Data science and engineering involves working on large sets of information, usually contained in some form of database. Normally, extracting this data requires proficiency in the Structured Query Language, simply known as SQL, to collect the exact information that the engineer requires.
SQL is similar to a programming language in that it requires well-defined syntax, and knowledge of the right keywords and selectors to operate with SQL-based databases. It’s used across many database architectures and data platforms as a shared standard to “express the desires” of data engineers. Unlike a true programming language, SQL cannot be used to build applications, but it does have conditional statements (“if this, then that” statements) and other advanced instruments.
Working with large data sets requires intimate knowledge of SQL, which can be a major obstacle for analysts who aren’t well-versed in programming, especially if data analysis is not their main role. This means that business leaders and strategists will often struggle to make data-driven decisions on their own unless they put in a significant amount of work.
Space and Time’s Houston bot, powered by OpenAI, allows developers and analysts to define a simple AI prompt in “natural” or conversational language. The chatbot will then “translate” the instructions into well-made SQL code that can be directly plugged into the database.
The integration goes further than that, as the prompts can also be used to build fully-automatic data processing, dashboards to visualize the data, and more custom scripts to process the data.
The integration is live in the Space and Time Studio, a platform providing a user-friendly interface to use the Houston bot. It works through a familiar chatbot interface like ChatGPT, and it connects directly to Space and Time’s “data warehouse,” which includes data from major blockchains like Ethereum (ETH-USD), Polygon (MATIC-USD), BNB Chain, and others. Users can also import their own data sets, including non-blockchain information from other channels.
Data Analysis Lagging in Web3 and Blockchain
Data analytics and monitoring in Web3 can be considered a nascent field, despite the fact that each blockchain’s history is fully public, while their code is nearly always open-source.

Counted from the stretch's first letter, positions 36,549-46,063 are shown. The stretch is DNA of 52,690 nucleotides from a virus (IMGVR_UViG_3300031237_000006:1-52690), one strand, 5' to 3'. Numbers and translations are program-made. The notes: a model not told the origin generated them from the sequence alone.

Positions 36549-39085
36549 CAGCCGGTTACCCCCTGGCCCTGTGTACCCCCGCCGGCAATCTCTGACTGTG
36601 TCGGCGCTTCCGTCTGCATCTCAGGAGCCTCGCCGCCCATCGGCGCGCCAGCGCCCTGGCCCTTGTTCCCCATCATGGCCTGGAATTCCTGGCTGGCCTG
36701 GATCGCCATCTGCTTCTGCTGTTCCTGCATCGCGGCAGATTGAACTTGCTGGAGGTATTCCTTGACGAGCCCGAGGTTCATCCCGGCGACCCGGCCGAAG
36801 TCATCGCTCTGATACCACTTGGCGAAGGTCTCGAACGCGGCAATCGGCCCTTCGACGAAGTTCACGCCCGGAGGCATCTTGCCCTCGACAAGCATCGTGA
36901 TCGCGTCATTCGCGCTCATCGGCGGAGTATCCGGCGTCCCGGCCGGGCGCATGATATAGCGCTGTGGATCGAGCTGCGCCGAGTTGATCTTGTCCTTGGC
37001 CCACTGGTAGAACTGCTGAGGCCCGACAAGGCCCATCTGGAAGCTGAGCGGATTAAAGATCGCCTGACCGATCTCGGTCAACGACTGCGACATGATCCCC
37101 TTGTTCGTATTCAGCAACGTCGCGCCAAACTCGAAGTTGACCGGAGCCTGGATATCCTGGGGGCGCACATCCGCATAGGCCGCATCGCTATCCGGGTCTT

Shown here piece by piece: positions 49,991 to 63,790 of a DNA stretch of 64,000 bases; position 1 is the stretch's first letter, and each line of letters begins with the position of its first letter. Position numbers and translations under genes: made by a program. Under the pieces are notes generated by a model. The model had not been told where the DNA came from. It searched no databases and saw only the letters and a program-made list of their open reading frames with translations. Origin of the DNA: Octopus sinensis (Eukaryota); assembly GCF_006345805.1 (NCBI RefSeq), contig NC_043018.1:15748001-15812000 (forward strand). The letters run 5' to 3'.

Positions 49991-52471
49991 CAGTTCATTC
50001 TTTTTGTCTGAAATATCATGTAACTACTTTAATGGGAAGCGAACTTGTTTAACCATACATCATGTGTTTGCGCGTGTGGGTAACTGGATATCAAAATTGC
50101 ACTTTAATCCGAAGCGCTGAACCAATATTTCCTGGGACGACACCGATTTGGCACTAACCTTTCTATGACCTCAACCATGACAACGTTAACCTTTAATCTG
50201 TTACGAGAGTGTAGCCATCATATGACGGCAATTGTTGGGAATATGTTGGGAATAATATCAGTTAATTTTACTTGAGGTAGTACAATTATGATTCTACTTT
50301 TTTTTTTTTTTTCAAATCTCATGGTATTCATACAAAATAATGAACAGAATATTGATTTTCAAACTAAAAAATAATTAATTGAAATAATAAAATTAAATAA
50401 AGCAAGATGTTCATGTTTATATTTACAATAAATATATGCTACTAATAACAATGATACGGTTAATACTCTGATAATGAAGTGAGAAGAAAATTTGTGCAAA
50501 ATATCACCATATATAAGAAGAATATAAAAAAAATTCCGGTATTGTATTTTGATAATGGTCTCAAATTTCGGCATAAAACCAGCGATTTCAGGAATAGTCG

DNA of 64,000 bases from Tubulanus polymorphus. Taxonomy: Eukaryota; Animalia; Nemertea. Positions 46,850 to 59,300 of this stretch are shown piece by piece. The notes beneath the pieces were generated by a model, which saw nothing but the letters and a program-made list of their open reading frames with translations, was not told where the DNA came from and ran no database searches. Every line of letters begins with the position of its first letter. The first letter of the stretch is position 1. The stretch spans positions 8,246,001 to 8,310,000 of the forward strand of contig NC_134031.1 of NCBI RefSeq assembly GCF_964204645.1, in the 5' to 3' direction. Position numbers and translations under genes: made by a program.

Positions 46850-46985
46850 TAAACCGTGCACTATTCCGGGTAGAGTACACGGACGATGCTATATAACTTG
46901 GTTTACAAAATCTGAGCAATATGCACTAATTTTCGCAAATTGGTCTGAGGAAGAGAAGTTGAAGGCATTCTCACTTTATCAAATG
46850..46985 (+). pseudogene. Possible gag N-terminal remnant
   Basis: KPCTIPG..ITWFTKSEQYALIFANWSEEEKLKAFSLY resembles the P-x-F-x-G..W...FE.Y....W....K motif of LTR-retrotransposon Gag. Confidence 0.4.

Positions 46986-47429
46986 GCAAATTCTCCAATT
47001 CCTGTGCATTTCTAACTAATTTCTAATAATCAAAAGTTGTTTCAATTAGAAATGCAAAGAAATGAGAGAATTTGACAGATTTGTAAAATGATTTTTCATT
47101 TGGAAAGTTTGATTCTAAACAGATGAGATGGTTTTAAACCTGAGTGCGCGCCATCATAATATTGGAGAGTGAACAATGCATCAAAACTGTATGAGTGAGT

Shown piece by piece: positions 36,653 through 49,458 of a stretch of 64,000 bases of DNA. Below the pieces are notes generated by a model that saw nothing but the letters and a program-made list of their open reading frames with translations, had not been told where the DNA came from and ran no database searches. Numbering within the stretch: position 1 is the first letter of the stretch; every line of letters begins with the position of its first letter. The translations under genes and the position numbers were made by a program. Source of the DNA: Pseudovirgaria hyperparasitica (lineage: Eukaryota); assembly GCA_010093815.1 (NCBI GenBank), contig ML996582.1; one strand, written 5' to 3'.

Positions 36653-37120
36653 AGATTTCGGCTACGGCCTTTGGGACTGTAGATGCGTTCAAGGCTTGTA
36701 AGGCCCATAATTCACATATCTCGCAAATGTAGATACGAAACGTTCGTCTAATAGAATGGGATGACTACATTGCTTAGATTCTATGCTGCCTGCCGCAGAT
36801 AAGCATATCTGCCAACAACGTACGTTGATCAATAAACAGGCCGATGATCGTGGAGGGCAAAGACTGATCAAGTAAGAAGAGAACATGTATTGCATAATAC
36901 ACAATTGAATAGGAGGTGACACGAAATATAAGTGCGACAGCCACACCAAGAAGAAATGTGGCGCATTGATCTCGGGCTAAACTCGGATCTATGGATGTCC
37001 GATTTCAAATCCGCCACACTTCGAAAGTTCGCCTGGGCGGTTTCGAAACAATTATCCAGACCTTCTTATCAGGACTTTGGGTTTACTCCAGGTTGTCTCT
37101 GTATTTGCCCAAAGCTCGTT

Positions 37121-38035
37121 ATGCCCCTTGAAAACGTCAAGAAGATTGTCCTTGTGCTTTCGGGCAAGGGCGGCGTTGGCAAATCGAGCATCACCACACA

The paradox of blockchain data is that because there is so much of it, it becomes incredibly difficult to process it and find the truly valuable signals. Furthermore, blockchain software by itself makes it very difficult to query the information it contains, which is why a $1 billion+ industry of blockchain data indexing exists — with Space and Time being an example of such a startup, as well as providers like The Graph, Subquery, and others.
External indexing projects also don’t inherit the blockchain’s inherent security and anti-tampering systems, so they need to develop different methods to ensure users that the data they’re receiving is accurate. In the case of Space and Time, a cryptographic technology called Proof of SQL offers verifiable guarantees for the data’s integrity, while other projects will usually include some form of economic incentives through their tokens.
Because extracting data from blockchains is so difficult, becoming a data scientist in Web3 often requires intricate programming knowledge to interact with the raw data. Space and Time hopes that its AI-enabled efforts will help the industry develop better data analysis practices, with Scott Dykstra, CTO of Space and Time, claiming that “AI-powered SQL is a game-changer for businesses that run a lean analytics team,” explaining that with their Houston bot, “[Getting] indexed blockchain data or off-chain data from your business […] is just a few prompts away.”
Space and Time is heavily backed by Microsoft, which led a $20 million funding round through its venture arm M12 last year. It has previously added an integration with Microsoft’s Azure, a cloud computing platform, while this OpenAI integration also embeds it further in the Microsoft ecosystem, which has a significant stake in the AI trailblazer.
For some time now, especially since the release of ChatGPT in late 2022, AI has improved and disrupted a number of industries by empowering humans. Tools like GitHub Copilot, as well as ChatGPT itself, are being used by dozens of millions of users daily — with particular success in computer science. GPT-based platforms, including ChatGPT and Space and Time’s Houston, are remarkably effective and comparatively accurate when applied to coding.
AI tools still require human oversight to produce fully accurate results, so for now, they’re better seen as helpers for already experienced programmers. However, for simpler tasks like SQL queries, we’re seeing the first glimpses of a full AI revolution.